PARIS (Reuters) - A retirement pot of almost 40 million euros ($44.78 million) for outgoing Airbus Chief Executive Officer Tom Enders is excessive and may harm the company’s image, France’s finance minister said in remarks published on Tuesday.
His overall retirement package and future potential share earnings are worth 36.8 million euros, according to company filings and corporate governance firm Proxinvest.
“The figure announced regarding Tom Enders is obviously excessive and could harm the reputation of Airbus,” Finance Minister Bruno le Maire told Les Echos newspaper. “I call on the directors of Airbus to draw the (necessary) conclusions.”
France and Germany own 11 percent each of Europe’s largest aerospace group. The French government faces weekly protests about declining living standards, and pay is a sensitive topic.
An Airbus spokesman referred to published financial data.
According to the company’s 2018 financial notes, Enders is entitled to a pension valued as of Dec. 31, 2018, at 26.3 million euros spread over 20 years.
He will also benefit from a non-compete clause worth 3.2 million euros, which is valid for at least a year.
According to Proxinvest, Enders will also be entitled to progressive stock and performance bonuses currently valued at 7.3 million euros.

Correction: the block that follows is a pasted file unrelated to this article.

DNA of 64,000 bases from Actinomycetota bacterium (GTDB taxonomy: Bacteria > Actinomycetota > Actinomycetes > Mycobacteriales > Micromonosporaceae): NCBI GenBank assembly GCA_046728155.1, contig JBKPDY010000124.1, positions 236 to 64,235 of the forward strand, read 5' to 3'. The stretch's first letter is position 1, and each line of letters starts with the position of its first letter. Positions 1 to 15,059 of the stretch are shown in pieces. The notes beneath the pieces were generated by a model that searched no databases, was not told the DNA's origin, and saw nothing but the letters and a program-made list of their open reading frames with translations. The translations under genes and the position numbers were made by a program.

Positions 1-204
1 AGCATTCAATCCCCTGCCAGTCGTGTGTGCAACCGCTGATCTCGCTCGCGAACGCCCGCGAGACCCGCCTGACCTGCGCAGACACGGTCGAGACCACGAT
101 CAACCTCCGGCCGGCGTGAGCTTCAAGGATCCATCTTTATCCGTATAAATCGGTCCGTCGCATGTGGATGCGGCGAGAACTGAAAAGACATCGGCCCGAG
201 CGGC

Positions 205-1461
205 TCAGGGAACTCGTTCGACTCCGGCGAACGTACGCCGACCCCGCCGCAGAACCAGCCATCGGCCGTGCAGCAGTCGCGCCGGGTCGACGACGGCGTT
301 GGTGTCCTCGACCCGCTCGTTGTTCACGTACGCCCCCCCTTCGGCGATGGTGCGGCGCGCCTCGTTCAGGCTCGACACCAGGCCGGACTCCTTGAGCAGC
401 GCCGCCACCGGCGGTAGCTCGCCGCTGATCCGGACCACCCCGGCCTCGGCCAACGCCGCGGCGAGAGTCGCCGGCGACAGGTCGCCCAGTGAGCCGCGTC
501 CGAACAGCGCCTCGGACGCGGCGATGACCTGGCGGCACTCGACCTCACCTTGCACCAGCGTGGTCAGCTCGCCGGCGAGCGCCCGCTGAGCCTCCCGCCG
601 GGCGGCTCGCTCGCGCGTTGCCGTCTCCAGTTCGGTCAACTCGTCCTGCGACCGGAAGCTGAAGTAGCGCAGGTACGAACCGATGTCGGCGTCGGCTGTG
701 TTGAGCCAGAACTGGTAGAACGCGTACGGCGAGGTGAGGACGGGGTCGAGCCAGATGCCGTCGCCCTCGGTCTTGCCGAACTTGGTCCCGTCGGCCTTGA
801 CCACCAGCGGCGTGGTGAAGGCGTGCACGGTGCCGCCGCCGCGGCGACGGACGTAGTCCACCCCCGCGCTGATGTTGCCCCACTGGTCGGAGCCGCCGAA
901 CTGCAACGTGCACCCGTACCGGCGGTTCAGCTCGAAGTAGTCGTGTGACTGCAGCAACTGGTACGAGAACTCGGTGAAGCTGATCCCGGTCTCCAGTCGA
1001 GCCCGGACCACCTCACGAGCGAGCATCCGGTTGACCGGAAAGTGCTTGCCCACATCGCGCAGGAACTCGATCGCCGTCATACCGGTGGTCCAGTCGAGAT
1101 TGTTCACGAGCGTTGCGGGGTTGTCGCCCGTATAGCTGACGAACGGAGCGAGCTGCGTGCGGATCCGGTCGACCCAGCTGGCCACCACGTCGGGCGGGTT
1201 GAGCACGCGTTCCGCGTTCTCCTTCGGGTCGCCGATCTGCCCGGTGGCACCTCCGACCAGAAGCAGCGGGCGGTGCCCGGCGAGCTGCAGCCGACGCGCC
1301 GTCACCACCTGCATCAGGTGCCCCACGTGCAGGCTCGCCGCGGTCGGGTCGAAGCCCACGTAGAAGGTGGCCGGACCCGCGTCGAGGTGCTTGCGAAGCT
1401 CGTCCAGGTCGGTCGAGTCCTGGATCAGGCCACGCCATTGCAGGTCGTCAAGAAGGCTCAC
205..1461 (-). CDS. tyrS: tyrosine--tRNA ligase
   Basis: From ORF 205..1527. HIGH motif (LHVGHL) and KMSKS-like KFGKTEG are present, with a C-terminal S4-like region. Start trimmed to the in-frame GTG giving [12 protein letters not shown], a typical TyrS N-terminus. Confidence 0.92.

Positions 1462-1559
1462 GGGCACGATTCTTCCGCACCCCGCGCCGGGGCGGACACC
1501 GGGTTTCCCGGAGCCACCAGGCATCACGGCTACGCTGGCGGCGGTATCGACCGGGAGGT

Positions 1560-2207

Enders renounced a further one-off departure bonus, a person close to the company said.
Enders, 60, has overseen sharp rises in the Airbus share price since becoming CEO in 2012. But he has faced criticism in French media and inside parts of the aerospace group for overseeing sweeping compliance probes that led to dozens of senior departures without specific allegations.
Airbus also faces outside investigations led by France and Britain over the use of middlemen.
Enders is under investigation over a fighter deal in Austria and denies any wrongdoing. He initially sought to serve a third term from 2019, then agreed to step down as the board sought fresh faces at the top to ease potential settlement talks with French and UK prosecutors, people familiar with the matter said.
A British judge has ruled that companies that show a new face have a better chance of winning prosecuting agreements.
German-born Enders is however credited with unifying a company once bitterly divided along national lines, as well as simplifying its governance to weed out political influence and making the once state-influenced firm friendlier to investors.
He steps down on April 10 following the annual shareholder meeting, where Frenchman Guillaume Faury will become CEO.
Reporting by John Irish and Tim Hepher; editing by Leigh Thomas and David Gregorio
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